8th Nov, 2018 Day 312

Hebrews 9:1-15

The amazing blood of Christ

The original readers were Christians from a Jewish background, under pressure to go back to the old Jewish ways so they could have an easy life ‘here and now’. The author of Hebrews – Paul, or more likely one of his friends – is writing to urge them to continue pressing on in the blessings of the new covenant.

  • Jesus is superior to any angel, 1:1-4
  • We have a great salvation, 2:1-4
  • Jesus is a sympathetic Saviour, 2:5-15
  • Jesus is greater than Moses,  3:1-6
  • Rebelling may mean they fail to enter into rest, like Israel in the wilderness who had been saved by the blood of the Passover Lamb and gone through the symbolic baptism waters of the parted sea, but failed (apart from two of the original crowd!) to press on to the inheritance of the promised land 3:7-4:13
  • Jesus fulfils the Mosaic system
    • high priest, 4:14-16
    • fulfilling the Levitical sacrificial system, 5:1-10
    • helps us to gain God’s oath of reward and rest, ch 6
    • like Melchizedek, ch 7
    • brought in a new priesthood and covenant, ch 8.

So chapter 9 shows us how Jesus fulfills the symbolism of the tabernacle (and by extension the later temple). To desire for a new temple in Jerusalem is thus pretty much blasphemy, because it is saying Jesus is no longer enough. The very thing Hebrews is warning against!

The tabernacle has two parts – the Holy place that the priests entered daily and then a veil to the second part, the Most Holy Place, that held the very presence of God on earth and could only be entered once a year by the high priest.

All of that is symbolic. The tabernacle was symbolic of heaven and the presence of God that we can enter any time. Jesus has torn down the veil. The Holy Place represents the old covenant, v.8, the Most Holy Place the new – we can enter the very presence of God in the Spirit, because of Jesus, anytime!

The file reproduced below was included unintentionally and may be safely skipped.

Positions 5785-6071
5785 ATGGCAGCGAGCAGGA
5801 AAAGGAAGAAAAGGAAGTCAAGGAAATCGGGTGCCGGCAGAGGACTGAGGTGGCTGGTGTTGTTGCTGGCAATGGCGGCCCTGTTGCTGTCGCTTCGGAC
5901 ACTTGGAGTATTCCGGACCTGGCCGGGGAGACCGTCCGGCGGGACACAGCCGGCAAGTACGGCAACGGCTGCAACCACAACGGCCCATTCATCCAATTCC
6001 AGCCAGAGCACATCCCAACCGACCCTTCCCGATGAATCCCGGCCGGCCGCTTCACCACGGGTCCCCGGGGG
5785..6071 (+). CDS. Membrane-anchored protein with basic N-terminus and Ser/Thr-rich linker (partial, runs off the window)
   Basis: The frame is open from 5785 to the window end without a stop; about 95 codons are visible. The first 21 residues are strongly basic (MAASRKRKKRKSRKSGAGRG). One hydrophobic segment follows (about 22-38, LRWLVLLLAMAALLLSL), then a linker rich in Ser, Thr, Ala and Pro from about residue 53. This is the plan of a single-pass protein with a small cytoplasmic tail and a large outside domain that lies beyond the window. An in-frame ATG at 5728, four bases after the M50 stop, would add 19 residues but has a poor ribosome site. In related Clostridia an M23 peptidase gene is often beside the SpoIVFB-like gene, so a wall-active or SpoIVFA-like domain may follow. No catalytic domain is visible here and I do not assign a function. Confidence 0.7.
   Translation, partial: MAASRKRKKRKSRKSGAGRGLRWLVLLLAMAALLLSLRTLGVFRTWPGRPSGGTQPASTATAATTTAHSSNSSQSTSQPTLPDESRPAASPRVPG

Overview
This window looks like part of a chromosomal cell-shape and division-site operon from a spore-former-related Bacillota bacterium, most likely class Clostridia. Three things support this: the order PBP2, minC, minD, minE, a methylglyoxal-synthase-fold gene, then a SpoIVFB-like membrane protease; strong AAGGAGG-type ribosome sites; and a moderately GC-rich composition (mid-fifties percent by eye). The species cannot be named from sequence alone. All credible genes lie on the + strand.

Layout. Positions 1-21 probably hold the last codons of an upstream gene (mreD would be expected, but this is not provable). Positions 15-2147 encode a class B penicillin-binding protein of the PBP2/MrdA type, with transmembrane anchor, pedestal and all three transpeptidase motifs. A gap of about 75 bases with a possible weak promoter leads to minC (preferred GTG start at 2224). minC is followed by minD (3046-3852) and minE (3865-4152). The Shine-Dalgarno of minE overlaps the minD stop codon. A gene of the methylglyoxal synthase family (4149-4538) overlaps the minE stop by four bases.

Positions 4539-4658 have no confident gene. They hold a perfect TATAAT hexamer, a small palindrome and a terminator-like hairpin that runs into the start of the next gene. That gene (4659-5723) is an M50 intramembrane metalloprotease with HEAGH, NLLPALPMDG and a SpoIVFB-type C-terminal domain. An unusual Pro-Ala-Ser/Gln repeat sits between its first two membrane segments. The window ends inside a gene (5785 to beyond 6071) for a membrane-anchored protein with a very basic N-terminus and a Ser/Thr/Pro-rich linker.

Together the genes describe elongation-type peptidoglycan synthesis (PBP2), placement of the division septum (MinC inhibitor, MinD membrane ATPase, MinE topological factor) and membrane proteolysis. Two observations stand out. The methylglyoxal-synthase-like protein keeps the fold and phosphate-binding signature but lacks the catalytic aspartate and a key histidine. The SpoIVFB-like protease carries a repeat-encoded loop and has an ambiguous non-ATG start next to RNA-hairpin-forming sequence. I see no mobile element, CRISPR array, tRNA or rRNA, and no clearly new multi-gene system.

Verse 11 – “But Christ” – all the old covenant symbolism and systems are completely fulfilled in Jesus by his blood shed on the cross.

Note the tenses in v.11-15:

v.12 – past tense – we have received eternal redemption – it’s yours and you can’t lose it once you have trusted Christ’s death and resurrection for salvation.

v. 14 – future tense – we shall, day by day, receive a cleansed conscience. Jesus’ blood, given at his once for all time sacrifice, deals daily with our ongoing sin.

v.15 – subjunctive tense – we may/might receive the full inheritance. It’s not automatic, and is received by faith and patience.

Grace enables you to have eternal life and is guaranteed. But don’t just get in by the skin of your teeth; press on with faith and patience, obeying Jesus and the whispers of the Spirit, to receive that “well done good and faithful servant” and the reward to come!

Andy Moyle


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